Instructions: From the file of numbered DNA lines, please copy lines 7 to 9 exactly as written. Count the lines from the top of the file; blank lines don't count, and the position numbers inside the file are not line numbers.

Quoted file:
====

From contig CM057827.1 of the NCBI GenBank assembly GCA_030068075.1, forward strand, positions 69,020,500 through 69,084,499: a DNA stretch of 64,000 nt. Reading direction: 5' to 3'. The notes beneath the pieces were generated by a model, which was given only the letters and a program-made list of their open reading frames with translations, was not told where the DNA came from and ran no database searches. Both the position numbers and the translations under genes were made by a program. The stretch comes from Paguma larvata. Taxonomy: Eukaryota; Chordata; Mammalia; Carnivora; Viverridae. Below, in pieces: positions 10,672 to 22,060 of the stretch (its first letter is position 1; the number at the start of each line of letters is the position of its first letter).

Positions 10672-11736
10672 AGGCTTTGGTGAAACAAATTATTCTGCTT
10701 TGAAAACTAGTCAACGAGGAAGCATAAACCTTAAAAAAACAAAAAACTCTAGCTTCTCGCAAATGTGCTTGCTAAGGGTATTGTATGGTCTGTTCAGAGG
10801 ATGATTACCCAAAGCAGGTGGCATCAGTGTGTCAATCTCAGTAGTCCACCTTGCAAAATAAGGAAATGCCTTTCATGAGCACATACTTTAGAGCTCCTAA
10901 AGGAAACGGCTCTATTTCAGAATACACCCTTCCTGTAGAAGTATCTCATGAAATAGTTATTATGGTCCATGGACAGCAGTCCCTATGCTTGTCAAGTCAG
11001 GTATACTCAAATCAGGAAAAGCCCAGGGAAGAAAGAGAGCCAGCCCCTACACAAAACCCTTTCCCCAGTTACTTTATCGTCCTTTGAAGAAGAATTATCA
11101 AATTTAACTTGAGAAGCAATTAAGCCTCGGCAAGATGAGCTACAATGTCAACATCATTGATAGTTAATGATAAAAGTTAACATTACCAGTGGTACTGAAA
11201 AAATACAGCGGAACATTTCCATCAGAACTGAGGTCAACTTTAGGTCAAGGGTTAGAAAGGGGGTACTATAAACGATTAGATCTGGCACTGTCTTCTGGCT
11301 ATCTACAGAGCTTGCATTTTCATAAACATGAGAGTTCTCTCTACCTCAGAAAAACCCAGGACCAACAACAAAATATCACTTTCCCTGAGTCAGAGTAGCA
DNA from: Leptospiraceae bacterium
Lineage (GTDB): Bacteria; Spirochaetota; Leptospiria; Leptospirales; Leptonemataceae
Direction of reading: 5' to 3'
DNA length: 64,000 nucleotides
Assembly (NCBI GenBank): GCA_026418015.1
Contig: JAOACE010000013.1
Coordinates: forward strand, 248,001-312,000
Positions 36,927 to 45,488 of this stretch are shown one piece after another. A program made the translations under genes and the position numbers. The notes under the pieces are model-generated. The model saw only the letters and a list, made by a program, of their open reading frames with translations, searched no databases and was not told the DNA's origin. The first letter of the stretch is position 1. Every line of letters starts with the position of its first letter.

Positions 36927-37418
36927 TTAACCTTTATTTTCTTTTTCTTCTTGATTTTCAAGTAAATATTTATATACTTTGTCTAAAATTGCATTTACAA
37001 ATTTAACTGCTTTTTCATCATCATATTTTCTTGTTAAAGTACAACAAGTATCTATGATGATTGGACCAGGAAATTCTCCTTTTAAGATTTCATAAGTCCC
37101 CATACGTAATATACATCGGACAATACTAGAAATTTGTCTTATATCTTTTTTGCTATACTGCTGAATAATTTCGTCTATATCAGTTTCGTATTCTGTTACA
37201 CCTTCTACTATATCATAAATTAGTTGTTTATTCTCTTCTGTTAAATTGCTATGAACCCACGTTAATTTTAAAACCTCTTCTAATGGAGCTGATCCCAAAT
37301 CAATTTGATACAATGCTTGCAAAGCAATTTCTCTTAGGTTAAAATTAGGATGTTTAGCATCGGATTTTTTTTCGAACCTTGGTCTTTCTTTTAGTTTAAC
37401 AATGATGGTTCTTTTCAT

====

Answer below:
11001 GTATACTCAAATCAGGAAAAGCCCAGGGAAGAAAGAGAGCCAGCCCCTACACAAAACCCTTTCCCCAGTTACTTTATCGTCCTTTGAAGAAGAATTATCA
11101 AATTTAACTTGAGAAGCAATTAAGCCTCGGCAAGATGAGCTACAATGTCAACATCATTGATAGTTAATGATAAAAGTTAACATTACCAGTGGTACTGAAA
11201 AAATACAGCGGAACATTTCCATCAGAACTGAGGTCAACTTTAGGTCAAGGGTTAGAAAGGGGGTACTATAAACGATTAGATCTGGCACTGTCTTCTGGCT